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Internet Edition, February 12, 2003, Page 1


The Ruder Finn Group, which includes RF Binder Partners, reported 2002 fees were $80.2M, down slightly from $80.3M in 2001. Employment rose from 543 to 585. Payroll was $37.38M.

Peter Finn, co-CEO of RF with Kathy Bloomgarden, said healthcare continues to be strong as well as consumer, travel and corporate.

Edelman PR Worldwide, No. 1 independent with $220M in fees in 2001, is preparing its figures for release next week. A decrease of 6%-7% is estimated. Edelman has many overseas offices while RF operations are mostly in the U.S.

The big ad agency-owned PR units are withholding their figures until April. Interpublic, which owns Weber Shandwick and Golin/Harris, reported PR revenues fell 18% in Q3 of 2002, the worst performance of any of its sectors. WPP, which owns Burson-Marsteller, Cohn & Wolfe and Hill & Knowlton, said PR was its poorest performing segment in the first half of 2002, down 11.2%. PR accounts for 11.8% of WPP's revenues.

Omnicom reported a 9% gain in PR fees in Q3 but this includes an unspecified amount from acquisitions. Omnicom PR units include Fleishman-Hillard, Ketchum and Porter Novelli.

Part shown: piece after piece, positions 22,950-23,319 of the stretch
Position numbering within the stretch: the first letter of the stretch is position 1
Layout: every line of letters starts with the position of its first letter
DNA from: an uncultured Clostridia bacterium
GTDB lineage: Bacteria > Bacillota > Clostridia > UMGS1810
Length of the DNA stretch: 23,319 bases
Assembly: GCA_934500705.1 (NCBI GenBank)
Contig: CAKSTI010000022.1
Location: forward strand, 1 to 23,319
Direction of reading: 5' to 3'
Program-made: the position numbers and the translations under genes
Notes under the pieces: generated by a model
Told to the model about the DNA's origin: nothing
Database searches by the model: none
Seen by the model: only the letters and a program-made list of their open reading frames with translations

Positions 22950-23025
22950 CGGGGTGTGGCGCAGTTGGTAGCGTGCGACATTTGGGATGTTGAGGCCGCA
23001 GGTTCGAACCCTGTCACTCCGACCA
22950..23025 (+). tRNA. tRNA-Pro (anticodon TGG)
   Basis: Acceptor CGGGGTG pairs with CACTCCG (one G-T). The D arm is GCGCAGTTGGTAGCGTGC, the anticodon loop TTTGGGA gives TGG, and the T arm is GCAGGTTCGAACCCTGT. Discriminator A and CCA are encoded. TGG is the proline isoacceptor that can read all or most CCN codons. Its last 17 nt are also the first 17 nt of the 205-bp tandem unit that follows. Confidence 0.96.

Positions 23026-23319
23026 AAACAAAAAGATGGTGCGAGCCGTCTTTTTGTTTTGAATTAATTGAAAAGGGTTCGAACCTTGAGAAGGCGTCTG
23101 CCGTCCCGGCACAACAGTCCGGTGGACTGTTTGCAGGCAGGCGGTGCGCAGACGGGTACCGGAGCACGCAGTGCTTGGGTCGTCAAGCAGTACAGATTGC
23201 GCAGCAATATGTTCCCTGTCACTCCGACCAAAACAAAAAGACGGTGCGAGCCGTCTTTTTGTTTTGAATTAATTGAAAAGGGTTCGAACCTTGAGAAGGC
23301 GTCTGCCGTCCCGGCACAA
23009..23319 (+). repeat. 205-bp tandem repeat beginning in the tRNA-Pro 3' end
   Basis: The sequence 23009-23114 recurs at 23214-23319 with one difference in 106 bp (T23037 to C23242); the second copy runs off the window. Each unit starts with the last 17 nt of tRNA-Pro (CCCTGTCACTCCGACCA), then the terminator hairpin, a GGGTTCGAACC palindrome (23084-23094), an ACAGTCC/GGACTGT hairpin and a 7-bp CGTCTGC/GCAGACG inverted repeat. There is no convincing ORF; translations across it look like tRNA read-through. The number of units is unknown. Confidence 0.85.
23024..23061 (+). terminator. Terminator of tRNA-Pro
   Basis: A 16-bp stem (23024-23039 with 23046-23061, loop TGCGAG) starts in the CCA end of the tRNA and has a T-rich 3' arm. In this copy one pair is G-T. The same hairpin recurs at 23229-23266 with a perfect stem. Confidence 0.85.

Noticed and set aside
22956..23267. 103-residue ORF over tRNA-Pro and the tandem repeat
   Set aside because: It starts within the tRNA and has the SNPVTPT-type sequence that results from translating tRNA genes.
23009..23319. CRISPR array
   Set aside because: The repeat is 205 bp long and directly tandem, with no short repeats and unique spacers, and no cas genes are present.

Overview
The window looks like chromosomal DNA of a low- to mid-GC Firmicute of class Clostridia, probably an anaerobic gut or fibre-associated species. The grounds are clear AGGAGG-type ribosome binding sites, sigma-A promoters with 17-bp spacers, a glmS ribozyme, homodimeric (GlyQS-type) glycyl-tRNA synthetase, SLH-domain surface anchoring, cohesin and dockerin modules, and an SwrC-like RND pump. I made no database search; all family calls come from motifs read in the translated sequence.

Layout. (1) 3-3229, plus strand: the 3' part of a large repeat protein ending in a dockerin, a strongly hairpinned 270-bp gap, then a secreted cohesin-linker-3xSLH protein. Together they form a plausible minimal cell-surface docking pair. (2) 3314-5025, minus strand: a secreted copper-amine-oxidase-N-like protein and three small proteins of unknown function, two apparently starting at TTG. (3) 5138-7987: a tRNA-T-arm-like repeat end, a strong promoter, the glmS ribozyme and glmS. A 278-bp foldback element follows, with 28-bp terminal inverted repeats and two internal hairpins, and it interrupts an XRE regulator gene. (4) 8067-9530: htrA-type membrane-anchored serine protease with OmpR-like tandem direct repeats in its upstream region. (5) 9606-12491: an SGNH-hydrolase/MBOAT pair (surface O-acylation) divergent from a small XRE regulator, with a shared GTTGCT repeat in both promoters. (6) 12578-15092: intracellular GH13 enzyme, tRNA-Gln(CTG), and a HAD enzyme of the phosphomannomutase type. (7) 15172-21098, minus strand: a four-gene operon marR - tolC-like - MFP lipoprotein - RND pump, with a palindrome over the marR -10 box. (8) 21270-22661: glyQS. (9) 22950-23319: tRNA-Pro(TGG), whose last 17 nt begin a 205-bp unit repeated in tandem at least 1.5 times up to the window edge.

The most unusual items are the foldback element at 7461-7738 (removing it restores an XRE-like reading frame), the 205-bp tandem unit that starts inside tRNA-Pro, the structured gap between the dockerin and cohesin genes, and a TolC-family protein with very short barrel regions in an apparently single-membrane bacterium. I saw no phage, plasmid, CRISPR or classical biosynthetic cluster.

Tim Doke, VP-corporate communications, American Airlines, DFW Airport, Texas, will join Dell Computer Corp., Round Rock, Texas, in March in the new post of VP of communications, reporting to Elizabeth Allen, VP-CC.

He will oversee media relations, PA at Dell and its Foundation, employee PR and executive visibility. American is fighting off bankruptcy. Dell last September called off a search for a global PR head, saying that Allen was the best qualified for the post.

Beverly Hills Conference and Visitors Bureau named the travel and lifestyles practice of Weber Shandwick for PR. Pollard Communications and Crier Communications also pitched. WS will promote Beverly Hills as a "world-class destination and brand," said Rene Mack, president of the practice. He plans to promote its "hidden treasures" such as its architecture and spas.

Howard Paster, EVP at the WPP Group and former CEO, Hill and Knowlton, has been named to the board of the London-based ad/PR conglomerate.


Avaya, the troubled telecom equipment maker, has selected Hill & Knowlton for a "branding project," which is a pretty big deal, Lydia Whitefield, VP, corporate marketing and communications, told this NL. H&K takes over for Edelman PR Worldwide. "We worked with Weber Shandwick prior to that," she said.

Whitefield said she was impressed with H&K's capabilities. She noted that Michael Gordon, SVP in H&K's technology practice, will lead the Avaya team. Whitefield described herself as a "tough client."

The Lucent Technologies spinoff lost $37.6 million during its fiscal first quarter on an 18.7 percent decline in revenues to $1 billion.